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Grigory Sokolov’s relationship with Deutsche Grammophon deepens with release of a captivating live album of late masterworks, including Schubert’s Four Impromptus D899 and Beethoven’s “Hammerklavier” Sonata

“With a piano giant like Sokolov, it’s hard to keep enthusiasm bottled.” - The Times, January 2015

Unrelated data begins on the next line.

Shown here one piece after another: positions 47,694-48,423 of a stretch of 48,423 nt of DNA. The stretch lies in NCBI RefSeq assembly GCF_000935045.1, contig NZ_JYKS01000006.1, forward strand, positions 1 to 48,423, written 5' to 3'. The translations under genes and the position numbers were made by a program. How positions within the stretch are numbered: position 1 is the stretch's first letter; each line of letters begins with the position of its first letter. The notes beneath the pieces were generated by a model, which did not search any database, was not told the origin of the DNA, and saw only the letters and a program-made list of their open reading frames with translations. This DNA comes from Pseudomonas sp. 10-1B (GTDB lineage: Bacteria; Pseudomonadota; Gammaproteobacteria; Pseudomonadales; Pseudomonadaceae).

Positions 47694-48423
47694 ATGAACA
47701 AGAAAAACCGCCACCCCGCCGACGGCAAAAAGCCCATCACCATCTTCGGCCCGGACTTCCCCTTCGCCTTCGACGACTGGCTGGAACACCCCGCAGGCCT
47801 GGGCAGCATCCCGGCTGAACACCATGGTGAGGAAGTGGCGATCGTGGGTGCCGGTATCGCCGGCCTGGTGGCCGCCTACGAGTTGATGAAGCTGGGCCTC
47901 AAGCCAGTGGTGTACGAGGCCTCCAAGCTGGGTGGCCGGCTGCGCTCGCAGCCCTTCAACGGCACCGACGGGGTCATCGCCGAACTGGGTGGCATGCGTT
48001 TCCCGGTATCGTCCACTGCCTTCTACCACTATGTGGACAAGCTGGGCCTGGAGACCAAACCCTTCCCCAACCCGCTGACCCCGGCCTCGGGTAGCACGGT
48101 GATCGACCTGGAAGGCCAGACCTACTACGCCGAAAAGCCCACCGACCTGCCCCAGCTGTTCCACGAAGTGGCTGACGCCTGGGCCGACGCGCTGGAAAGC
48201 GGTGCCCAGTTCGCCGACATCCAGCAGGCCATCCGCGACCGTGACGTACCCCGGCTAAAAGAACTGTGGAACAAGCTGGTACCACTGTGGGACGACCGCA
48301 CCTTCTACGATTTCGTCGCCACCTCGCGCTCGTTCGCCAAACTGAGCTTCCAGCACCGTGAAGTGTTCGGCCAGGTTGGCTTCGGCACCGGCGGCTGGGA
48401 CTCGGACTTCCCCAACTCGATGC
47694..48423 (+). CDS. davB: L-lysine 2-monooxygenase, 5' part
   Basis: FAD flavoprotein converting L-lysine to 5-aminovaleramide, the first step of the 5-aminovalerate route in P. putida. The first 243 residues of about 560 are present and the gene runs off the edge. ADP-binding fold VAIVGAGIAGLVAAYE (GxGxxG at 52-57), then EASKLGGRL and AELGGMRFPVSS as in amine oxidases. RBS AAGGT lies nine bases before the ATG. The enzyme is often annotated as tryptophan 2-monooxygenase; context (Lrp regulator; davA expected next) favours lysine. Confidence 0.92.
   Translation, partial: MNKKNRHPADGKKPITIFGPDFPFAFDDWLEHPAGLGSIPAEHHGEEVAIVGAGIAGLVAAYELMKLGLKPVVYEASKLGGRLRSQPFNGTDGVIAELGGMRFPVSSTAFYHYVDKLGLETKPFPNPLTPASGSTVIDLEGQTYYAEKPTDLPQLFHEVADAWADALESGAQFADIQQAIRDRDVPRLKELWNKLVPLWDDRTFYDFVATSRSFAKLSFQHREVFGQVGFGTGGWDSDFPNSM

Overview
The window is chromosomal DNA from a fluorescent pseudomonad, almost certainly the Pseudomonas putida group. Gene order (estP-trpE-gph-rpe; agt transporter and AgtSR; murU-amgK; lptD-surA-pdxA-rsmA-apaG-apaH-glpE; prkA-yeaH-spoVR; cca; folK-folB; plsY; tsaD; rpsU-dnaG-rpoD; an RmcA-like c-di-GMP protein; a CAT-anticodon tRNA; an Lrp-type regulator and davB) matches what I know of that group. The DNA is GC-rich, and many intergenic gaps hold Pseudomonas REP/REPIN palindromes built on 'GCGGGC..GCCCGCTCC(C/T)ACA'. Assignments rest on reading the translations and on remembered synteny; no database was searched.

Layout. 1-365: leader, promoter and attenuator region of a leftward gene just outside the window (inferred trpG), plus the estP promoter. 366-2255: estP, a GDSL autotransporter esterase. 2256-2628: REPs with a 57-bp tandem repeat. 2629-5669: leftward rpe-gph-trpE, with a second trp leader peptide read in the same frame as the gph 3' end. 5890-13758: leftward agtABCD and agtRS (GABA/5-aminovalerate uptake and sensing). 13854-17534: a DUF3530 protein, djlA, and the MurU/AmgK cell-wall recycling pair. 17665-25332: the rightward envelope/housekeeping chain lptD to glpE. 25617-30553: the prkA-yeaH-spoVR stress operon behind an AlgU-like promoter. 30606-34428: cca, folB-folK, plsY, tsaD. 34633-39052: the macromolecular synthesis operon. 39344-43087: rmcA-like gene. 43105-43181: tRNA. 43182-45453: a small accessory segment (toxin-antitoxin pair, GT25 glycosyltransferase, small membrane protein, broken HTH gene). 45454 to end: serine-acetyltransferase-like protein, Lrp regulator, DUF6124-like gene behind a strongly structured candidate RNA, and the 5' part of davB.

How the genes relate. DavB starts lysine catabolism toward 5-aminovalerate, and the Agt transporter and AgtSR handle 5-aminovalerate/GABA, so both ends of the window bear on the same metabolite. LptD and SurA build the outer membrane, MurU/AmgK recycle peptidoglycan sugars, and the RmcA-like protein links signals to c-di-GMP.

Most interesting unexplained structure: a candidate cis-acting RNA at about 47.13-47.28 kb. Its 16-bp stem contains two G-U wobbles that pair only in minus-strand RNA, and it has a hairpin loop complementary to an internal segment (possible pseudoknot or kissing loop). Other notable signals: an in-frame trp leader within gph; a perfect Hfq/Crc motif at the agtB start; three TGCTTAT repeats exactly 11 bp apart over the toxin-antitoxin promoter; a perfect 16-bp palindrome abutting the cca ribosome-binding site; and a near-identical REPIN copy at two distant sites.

Grigory Sokolov is recognized as a titan among classical musicians. The Russian pianist’s interpretative insights and visionary musicianship arise from absolute dedication to his art and total immersion in every piece he performs. His Deutsche Grammophon debut album of works by Mozart and Chopin, The Salzburg Recital, ended an extended period during which he issued no new recordings. It drew worldwide critical acclaim, received a coveted ECHO Klassik Award, and became one of the Yellow Label’s best-selling core classical titles of 2015. Sokolov’s new album, to be issued a year after the first, is poised to join its predecessor as a major landmark of the piano catalogue. Sokolov: Schubert/Beethoven, scheduled for release on 15 January 2016, confirms why audiences are prepared to queue overnight for a chance to hear the maestro’s peerless artistry. Sokolov’s new two-disc set comprises interpretations of such late masterworks by Schubert as the Four Impromptus D899 (including a spellbinding account of the Impromptu No. 3 in G flat major) and Beethoven’s monumental “Hammerklavier” Sonata. It also presents beguiling readings of a generous selection of encores: five sparkling miniatures by Jean-Philippe Rameau and Brahms’s Intermezzo in B flat minor Op. 117 No. 2. The Beethoven and the encore pieces, recorded live at the 2013 Salzburg Festival, were greeted with ecstatic press reviews. The Salzburger Nachrichten described Sokolov’s music-making as “a miracle of pictorial pianism”, while Seen and Heard International was convinced that “no one alive, and perhaps ever, on whatever instrument, has played Rameau with such distinction”. Beethoven’s “Hammerklavier” makes extreme technical and musical demands on the artist, as it probes the limits of the keyboard and piano writing. The four-movement work, written in 1817–18 and lasting 52 minutes in Sokolov’s interpretation, was completed at a time of great emotional turmoil in the composer’s life. Sokolov’s approach to the piece counterbalances its heroic striving with rare glimpses into the score’s underlying lyricism and intense poetic spirit. In its review of Sokolov’s Salzburg recital, Der Tagespiegel noted that the pianist “possesses not only a superior technique and a more refined sense of style than others, but also a whole added dimension. In the last movement of the ‘Hammerklavier’ one usually hears the conversation of different voices, but he also creates the space in which that dialogue is taking place.” Sokolov’s Schubert was recorded live at Warsaw’s Philharmonic Concert Hall in May 2013. It opens with the Four Impromptus D899 and is crowned by readings of the Three Piano Pieces D946, sublime works completed not long before the composer’s death in 1828. Next April Deutsche Grammophon will release a concert film by award-winning director and documentary-maker Bruno Monsaingeon – Live from the Berlin Philharmonie – featuring the same repertoire as Sokolov’s new album.